Lemon Perfect recently launched a limited-edition watermelon variety (last bottle on the right), a fan-favorite category flavor.
Americans remain devoted to bottled water. Last year, packaged water sales increased an estimated 12.8%, according to Mintel research.
“Water’s ultimate health halo, along with increased interest in small personal indulgences, signals new opportunities for premium, functional, sustainable packaged water products,” notes Caleb Bryant, associate director of food and drink reports at Chicago-based Mintel.
Bryant adds that category growth is concentrated on both ends of the price spectrum, with sales of private label bottled water showing a nearly 30% increase last year. At the same time, premium bottled water brands also experienced increased sales as consumers gravitated to lifestyle water brands.
New Flavors A Key Driver
Some brands in the sparkling water category were challenged by supply chain issues last year, but the category is expected to expand as new flavors and brands enter the category and consumers increasingly seek out flavorful, low-calorie alternatives to alcoholic beverages.
One of the fastest-growing independent sparkling water brands, Waterloo, wasn’t immune to supply chain issues, but according to Kathy Maurella, chief marketing officer at Austin, Texas-based Waterloo Sparkling Water, the brand has continued to grow through distribution, launching nationally in Albertsons/Safeway, Sprouts and BJ’s, as well as expanding shelf presence in core retailers such as Publix and Kroger.
The brand recently added two new flavors to its lineup, Orange Vanilla and Ginger Citrus Twist, along with a limited-time-only Tropical Fruit sparkling water offering for summer, and is planning more new flavors for fall.
“Flavor innovation drives incremental growth for our brand and the category,” says Maurella. “Limited-time offers also play an important role, delivering a seasonal connection for additional consumer interest.”
Other brands are vying for shelf space with new flavors. The Coca-Cola Co.’s Topo Chico recently launched Topo Chico Sabores, a new sub-brand collection of sparkling water flavored with fruit juice and herbal extracts. The line consists of three flavors: Blueberry, with a hint of hibiscus extract; Tangerine, with a hint of ginger extract; and Lime, with a hint of mint extract.
“The mass popularity of the Topo Chico Twist of Grapefruit and Twist of Lime flavors pointed toward an opportunity to double down on flavor,” observes Fred Mitchell, marketing director for the Atlanta-based brand. “We selected the new flavors based on consumer interest and demand. There is a rise in consumer interest for more citrus-forward flavors and fusions.”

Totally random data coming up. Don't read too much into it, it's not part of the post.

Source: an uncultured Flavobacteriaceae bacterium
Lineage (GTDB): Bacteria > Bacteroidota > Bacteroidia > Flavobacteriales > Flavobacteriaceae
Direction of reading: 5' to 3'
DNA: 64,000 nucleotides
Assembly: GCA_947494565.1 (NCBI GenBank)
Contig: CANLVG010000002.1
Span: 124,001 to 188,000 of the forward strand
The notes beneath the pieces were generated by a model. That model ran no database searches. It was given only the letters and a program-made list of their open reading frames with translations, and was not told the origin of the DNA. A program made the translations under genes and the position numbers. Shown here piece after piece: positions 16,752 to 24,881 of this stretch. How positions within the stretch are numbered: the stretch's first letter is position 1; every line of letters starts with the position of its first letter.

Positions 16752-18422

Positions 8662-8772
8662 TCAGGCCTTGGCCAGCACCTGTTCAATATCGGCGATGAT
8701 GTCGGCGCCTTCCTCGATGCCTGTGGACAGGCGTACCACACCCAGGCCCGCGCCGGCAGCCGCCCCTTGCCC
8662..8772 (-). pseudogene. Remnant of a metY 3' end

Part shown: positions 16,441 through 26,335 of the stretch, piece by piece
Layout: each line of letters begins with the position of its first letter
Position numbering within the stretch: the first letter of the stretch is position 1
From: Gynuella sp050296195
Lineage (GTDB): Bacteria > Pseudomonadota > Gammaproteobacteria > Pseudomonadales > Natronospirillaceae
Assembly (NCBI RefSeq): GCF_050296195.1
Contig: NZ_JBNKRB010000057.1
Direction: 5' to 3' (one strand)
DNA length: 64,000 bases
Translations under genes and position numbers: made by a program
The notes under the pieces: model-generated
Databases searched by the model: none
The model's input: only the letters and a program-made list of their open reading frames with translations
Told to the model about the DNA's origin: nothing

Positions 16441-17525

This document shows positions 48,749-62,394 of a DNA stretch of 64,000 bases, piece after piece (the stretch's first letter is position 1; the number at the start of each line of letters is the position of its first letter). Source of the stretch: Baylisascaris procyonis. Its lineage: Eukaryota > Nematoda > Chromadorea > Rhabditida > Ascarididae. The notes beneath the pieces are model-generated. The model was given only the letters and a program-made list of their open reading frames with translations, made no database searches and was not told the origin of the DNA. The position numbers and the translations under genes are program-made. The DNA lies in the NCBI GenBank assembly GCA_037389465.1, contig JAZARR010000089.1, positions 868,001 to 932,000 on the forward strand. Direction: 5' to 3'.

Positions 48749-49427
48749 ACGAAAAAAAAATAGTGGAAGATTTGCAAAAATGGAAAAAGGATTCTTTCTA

The Topo Chico Sabores line is packaged in aluminum cans, a departure from Topo Chico’s signature glass bottle. Mitchell notes that the packaging is suited to summertime occasions in locations where glass may not be allowed, such as parks, concerts, beaches and skate parks.
The Clearly Food & Beverage Co., based in Gormley, Ontario, recently launched Clearly Canadian Essence in two flavors, Grapefruit and Limon. The new line contains only sparkling Canadian spring water and natural vegan flavors, with no added sweeteners and only natural ingredients.
Watermelon has emerged as a favorite flavor among still water brands this year, with both the Boxed Water and Lemon Perfect brands adding limited-edition watermelon flavors to their lineups.
“We decided to add watermelon as a summer splash, since we felt there was critical mass for water hydration with subtle, natural flavors that pair with different seasons or varying times or occasions in the day,” explains Kavita Shah, VP of marketing at Holland, Mich.-based Boxed Water.
Nirvana Super beverages support the development of lean muscle mass while also improving recovery time after physical activity.
Functional Attributes Gain Favor
Premium water brands, such as those with functional attributes, have been on the rise, and Mintel sees more opportunity for growth in that segment.
“Brands such as Waiakea Water and ZenWTR have successfully hit the intersection of luxury and sustainability by combining unique, environmentally friendly claims with alkalinity and purity claims,” notes Mintel’s report.
Alkaline water brands, traditionally targeted to athletes and ﬁtness enthusiasts, are gaining a wider audience. Alkaline water, which has a higher pH (from 8.0 to 10.0) than normal tap water (around 7.0) and is believed to benefit digestion and the immune system, is growing increasingly popular with consumers.
Wintersville, Ohio-based Beverage Marketing Corp. estimates that by the end of 2024, alkaline water will comprise about 20% of the value-added water market. While Mintel’s research shows that Millennials are the most frequent users of functional beverages, Gen Zs and Gen Xers are demonstrating strong interest and current use of these beverages.